Coweeta Hosts Young Scientists’ Presentations

Fifth grade students from Mountain View Intermediate School learn how to measure stream flow at the Coweeta Hydrologic Laboratory in Otto, NC. Photo by Randy Fowler.
Fifth grade students from Mountain View Intermediate School learn how to measure stream flow at the Coweeta Hydrologic Laboratory in Otto, NC. Photo by Randy Fowler.

On November 20, for the second year in a row,  5th grade students from Mountain View Intermediate School in Macon County, North Carolina, visited the U.S. Forest Service Southern Research Station Coweeta Hydrologic Laboratory (Coweeta) in nearby Otto to tour the facilities and learn about some of the exciting research taking place at the outdoor laboratory that’s home to long-term research now focused on the impact of climate change and other disturbances on southern Appalachian forests.

As part of their visit, the students learned about how weather data and stream data is collected at Coweeta, touring one of Coweeta’s weather stations and learning about stream flow at one of the station’s instrumented stream weirs. They also visited Coweets’s Analytical Chemistry Laboratory, where they learned how to measure the pH of water samples.

Not only did the students learn about research at Coweeta, but they also shared the results of their own research. Mountain View’s fifth-grade science teacher Jennifer Love had previously challenged her students to conduct a 3-week weather project that involved assessing differences between the microclimate of a forest and that of a field on their school grounds. In the process they learned how to develop hypotheses, collect and analyze data, and form research conclusions – the same process scientists at Coweeta use in their own research.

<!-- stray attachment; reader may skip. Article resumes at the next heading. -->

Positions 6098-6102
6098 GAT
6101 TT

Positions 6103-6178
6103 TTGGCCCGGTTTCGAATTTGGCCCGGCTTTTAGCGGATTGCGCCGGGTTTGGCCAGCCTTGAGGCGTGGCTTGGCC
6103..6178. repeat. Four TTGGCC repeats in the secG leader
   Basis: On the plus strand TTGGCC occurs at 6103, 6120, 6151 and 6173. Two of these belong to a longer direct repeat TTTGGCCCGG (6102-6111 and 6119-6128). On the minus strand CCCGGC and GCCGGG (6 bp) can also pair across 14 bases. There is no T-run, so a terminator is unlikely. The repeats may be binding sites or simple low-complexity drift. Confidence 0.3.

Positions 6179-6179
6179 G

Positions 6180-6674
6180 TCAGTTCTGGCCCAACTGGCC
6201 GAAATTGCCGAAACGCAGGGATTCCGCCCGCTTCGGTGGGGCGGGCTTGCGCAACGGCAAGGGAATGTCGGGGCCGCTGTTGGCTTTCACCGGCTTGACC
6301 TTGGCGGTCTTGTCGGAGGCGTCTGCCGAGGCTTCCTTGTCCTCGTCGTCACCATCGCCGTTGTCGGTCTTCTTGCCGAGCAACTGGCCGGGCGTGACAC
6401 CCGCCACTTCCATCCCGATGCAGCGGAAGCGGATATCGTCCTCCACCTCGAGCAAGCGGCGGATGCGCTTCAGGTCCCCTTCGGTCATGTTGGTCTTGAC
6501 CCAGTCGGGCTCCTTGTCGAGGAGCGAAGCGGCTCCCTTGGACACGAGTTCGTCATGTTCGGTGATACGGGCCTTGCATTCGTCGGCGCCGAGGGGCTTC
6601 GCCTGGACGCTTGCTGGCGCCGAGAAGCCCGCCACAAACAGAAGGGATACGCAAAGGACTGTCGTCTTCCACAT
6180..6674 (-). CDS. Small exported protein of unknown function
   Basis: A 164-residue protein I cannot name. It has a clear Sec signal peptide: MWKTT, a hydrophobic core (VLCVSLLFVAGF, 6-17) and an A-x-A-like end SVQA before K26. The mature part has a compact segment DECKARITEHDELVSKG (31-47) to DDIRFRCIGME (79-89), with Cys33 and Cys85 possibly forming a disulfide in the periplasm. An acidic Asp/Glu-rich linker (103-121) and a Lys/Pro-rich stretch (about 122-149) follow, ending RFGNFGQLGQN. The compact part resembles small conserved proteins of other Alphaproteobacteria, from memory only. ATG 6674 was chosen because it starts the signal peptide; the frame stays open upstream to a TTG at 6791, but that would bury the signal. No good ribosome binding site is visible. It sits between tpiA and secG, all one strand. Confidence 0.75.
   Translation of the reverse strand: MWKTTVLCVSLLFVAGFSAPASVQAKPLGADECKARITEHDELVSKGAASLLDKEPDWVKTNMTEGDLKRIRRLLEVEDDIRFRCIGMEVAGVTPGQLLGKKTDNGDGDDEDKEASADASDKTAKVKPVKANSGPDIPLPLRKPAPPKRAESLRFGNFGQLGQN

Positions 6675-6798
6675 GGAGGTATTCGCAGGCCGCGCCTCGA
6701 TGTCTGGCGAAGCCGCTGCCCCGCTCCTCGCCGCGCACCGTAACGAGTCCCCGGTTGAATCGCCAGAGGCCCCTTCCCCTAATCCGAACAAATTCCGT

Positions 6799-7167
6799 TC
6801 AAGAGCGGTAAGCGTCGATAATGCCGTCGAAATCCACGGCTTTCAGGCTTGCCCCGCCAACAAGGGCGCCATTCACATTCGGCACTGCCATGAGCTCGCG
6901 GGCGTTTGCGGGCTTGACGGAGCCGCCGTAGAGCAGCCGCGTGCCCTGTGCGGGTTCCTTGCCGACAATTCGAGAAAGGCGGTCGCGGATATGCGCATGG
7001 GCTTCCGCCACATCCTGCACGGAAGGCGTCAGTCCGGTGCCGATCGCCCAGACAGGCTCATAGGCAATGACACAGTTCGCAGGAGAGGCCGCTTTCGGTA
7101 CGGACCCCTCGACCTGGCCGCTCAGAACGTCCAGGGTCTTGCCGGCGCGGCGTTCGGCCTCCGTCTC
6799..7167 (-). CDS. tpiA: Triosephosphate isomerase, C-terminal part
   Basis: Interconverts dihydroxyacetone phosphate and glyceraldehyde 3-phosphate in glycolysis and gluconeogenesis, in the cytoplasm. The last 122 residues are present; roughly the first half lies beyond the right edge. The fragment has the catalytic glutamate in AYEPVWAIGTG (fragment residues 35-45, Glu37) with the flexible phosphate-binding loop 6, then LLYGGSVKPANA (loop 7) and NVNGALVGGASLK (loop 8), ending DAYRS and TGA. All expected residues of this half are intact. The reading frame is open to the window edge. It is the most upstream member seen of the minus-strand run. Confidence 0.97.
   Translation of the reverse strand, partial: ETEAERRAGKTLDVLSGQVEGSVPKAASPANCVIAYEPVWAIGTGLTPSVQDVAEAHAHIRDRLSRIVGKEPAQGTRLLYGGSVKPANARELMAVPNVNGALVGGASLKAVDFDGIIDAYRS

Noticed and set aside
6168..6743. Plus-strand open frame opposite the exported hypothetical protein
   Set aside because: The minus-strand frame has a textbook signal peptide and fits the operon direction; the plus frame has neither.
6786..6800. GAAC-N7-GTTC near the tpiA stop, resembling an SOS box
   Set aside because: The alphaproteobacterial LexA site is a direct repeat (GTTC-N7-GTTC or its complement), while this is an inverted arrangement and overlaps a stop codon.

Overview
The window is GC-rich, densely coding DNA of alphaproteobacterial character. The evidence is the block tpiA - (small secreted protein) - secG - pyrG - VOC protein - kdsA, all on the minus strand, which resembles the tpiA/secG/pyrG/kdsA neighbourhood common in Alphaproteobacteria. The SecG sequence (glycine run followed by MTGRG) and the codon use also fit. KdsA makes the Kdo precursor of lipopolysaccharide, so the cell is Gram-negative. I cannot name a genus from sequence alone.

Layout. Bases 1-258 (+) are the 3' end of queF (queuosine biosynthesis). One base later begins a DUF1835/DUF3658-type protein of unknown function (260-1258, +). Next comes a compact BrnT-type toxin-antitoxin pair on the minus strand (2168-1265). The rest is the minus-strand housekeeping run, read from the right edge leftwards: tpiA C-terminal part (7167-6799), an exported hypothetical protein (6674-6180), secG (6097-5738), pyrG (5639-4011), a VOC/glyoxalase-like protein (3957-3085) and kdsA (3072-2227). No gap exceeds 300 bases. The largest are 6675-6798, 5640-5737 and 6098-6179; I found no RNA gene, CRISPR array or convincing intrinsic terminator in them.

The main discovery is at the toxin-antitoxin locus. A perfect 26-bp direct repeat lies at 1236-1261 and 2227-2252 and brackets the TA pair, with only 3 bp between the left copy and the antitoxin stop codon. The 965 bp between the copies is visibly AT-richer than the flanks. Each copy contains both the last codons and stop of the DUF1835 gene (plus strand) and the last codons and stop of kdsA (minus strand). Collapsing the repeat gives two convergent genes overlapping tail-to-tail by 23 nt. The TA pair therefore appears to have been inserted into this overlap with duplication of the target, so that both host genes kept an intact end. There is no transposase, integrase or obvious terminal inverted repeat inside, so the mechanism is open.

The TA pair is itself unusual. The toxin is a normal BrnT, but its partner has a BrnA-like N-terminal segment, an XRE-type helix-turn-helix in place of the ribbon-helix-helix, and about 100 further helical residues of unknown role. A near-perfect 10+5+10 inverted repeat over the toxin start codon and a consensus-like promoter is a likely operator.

During their visit to Coweeta, the students presented their findings to their classmates, parents and Coweeta staff and scientists in the station’s large conference room where other famous scientists have presented their findings. For most if not all of the students, this was their first scientific research project and presentation. There were 47 students and 15 adult guests, including parents and Macon County School Superintendent Chris Baldwin.

As both a National Science Foundation Long-Term Ecological Research (LTER) site and a Forest Service Experimental Forest, engaging local middle-school students in science and the outdoors is an important part of the outreach program at Coweeta. Annually the Coweeta LTER Schoolyard Program, whose mission is to provide instruction, field research, and data analysis and summary experiences to K-16 students and instructors, reaches 800 students and 20 teachers.

For more information, email Randy Fowler at dlfowler@fs.fed.us.

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